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Greek Alt Min: Tsipras Called for a Referendum Otherwise the Govt Would Have Fallen

tsakalotos_2.7_708Greece’s Alternate Minister for International Economic Relations Euclid Tsakalotos told CNN on Thursday that the Greek government decided to hold a referendum otherwise it would have fallen. The Minister repeated the same on Greek television on Friday morning.
Tsakalotos, the head of Greece’s negotiating team, said that Greek Prime Minister Alexis Tsipras could not bring the deal creditors proposed to parliament because SYRIZA MPs would vote against it, therefore the government would have fallen.
The Minister also admitted that if Greek citizens vote “Yes” on Sunday’s referendum, the government would have been defeated but it will follow the people’s mandate.
Tsakalotos blamed the International Monetary Fund (IMF) for being adamant in its austerity proposals, therefore being partially responsible for Greece not reaching a deal with creditors.
CNN’s Christian Amanpour asked the Greek Minister to explain Tsipras’ attitude, who was telling European Union leaders that he will accept their proposal with some changes and the next moment he was telling the Greek people he was blackmailed and asked them to vote “No.” Tsakalotos replied: “The government’s position is simple. The proposal of the institutions is not a viable solution. It does not create the conditions for us to do what we promised to do. This meant that we could not table it in parliament because they would vote against it and the government would have fallen. For this reason we proceeded to the referendum for the people to decide if it is a fair compromise. If you answer ‘Yes,’ we will respect that. If you say ‘No,’ we will continue to negotiate for a sustainable agreement.”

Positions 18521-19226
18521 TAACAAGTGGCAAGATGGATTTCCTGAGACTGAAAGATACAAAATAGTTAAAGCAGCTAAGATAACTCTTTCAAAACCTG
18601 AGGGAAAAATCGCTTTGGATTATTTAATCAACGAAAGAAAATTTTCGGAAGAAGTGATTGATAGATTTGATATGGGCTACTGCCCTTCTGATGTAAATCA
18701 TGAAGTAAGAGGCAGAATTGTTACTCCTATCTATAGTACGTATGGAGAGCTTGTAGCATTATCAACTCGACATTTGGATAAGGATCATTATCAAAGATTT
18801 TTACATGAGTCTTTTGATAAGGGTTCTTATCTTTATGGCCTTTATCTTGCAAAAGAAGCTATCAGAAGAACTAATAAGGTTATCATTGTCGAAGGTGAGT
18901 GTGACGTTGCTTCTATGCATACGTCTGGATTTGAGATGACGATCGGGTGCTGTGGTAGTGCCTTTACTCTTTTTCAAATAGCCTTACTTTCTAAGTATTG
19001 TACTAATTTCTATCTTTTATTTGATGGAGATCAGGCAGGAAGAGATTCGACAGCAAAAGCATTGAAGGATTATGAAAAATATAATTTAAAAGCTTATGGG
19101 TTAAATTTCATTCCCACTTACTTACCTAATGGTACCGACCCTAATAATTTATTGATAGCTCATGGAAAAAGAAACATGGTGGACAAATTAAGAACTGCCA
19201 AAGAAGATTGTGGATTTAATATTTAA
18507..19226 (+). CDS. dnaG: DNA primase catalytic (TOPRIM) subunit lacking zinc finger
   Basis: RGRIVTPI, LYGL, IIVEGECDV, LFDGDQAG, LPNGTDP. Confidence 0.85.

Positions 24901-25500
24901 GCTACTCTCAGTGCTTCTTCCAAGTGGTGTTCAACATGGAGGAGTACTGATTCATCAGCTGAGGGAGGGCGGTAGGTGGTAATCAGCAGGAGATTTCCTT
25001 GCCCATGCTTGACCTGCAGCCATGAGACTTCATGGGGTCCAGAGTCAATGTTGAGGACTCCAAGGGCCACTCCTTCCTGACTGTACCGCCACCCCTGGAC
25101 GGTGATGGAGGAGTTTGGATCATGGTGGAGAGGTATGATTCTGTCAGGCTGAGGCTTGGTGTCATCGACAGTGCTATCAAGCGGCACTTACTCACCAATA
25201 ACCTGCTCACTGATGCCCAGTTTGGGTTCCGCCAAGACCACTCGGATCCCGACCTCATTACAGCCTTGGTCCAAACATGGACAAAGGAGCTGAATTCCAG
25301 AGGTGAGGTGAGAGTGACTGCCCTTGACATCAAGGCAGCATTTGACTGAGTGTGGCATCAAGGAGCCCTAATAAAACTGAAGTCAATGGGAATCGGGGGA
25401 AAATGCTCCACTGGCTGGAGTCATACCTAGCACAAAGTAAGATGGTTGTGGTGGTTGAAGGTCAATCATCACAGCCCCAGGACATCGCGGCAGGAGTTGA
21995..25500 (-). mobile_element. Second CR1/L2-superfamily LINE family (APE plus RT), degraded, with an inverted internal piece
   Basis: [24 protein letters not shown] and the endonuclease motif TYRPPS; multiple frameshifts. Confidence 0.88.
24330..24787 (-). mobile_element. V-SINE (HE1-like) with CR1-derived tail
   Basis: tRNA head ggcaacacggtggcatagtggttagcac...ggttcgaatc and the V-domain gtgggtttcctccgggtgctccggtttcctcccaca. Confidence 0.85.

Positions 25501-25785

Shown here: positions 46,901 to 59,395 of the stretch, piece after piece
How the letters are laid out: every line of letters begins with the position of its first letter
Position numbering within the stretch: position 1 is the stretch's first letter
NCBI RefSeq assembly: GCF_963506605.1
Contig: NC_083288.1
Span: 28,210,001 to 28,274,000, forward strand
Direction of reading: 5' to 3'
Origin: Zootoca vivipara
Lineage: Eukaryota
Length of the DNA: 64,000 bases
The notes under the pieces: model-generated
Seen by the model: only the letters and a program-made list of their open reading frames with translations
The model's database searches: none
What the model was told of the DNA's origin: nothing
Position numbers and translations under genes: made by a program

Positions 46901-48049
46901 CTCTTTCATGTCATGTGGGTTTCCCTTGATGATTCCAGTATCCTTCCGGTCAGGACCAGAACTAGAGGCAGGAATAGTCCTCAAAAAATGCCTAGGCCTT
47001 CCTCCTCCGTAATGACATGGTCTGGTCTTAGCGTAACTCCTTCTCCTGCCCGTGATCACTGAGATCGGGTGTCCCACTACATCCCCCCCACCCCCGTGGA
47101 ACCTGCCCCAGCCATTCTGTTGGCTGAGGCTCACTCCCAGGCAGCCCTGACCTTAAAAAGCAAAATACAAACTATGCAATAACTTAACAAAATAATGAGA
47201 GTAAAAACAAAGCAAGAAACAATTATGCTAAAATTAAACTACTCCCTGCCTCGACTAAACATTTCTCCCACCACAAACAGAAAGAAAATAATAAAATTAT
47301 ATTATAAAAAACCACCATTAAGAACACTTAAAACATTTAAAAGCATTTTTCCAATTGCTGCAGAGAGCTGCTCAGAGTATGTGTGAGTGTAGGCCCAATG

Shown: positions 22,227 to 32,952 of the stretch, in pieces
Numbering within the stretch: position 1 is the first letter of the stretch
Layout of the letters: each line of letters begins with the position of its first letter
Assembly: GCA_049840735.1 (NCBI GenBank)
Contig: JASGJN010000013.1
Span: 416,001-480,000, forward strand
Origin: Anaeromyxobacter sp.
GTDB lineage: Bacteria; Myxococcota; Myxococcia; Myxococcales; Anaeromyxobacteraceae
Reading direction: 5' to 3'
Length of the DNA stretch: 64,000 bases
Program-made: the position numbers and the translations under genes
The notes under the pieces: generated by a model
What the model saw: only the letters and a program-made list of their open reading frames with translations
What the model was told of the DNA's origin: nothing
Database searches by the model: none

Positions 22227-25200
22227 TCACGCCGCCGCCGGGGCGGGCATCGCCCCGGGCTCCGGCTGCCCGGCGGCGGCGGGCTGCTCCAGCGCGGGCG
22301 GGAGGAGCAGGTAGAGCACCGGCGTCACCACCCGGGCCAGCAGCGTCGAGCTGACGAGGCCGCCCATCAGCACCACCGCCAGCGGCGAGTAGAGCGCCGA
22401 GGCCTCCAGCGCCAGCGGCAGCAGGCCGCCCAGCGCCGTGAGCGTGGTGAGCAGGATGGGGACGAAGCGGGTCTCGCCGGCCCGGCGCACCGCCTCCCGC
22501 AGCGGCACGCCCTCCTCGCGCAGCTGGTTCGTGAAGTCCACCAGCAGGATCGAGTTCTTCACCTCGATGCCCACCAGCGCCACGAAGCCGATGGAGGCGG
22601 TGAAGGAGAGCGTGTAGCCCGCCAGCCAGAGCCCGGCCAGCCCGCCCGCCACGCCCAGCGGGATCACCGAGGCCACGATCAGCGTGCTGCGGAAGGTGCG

When the CNN journalist said there is no reason for a referendum since it is based on a proposal that has been withdrawn, the Greek Minister said: “There is always reason for democracy. If Europe decides they cannot live with a government with slightly different priorities, social and economic, it closes the door to democracy and opens the door to dangerous right-wing policies. If there is nothing on the table after the mandate of the people, then the whole world will draw the conclusion that in Europe you can vote what you want, but you will always have the same policies. This is not good for democracy.”

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